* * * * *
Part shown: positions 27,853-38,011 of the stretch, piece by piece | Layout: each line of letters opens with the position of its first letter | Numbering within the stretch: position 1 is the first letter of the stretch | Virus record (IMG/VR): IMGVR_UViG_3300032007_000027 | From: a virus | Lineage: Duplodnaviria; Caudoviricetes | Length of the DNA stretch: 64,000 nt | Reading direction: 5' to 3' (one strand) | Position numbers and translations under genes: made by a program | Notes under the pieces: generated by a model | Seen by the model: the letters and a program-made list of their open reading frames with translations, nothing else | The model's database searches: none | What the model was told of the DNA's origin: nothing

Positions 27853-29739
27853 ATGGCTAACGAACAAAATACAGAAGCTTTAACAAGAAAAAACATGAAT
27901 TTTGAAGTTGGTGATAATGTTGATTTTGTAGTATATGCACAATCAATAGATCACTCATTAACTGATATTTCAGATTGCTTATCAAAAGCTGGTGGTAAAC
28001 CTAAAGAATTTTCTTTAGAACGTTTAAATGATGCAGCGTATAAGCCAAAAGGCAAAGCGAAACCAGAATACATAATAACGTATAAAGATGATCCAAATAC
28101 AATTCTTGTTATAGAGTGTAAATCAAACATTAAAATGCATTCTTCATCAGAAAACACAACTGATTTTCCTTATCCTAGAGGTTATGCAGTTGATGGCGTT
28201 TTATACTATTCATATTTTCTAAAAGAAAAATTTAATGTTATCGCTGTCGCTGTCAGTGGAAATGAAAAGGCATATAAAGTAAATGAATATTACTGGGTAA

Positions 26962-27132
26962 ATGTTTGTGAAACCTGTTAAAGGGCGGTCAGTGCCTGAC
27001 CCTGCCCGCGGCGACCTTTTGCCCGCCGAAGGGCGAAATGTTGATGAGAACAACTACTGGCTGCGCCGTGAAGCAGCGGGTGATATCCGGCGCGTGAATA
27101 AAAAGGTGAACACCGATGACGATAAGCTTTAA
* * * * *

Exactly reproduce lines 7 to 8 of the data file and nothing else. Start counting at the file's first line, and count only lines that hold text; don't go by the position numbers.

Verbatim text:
28201 TTATACTATTCATATTTTCTAAAAGAAAAATTTAATGTTATCGCTGTCGCTGTCAGTGGAAATGAAAAGGCATATAAAGTAAATGAATATTACTGGGTAA

Positions 26962-27132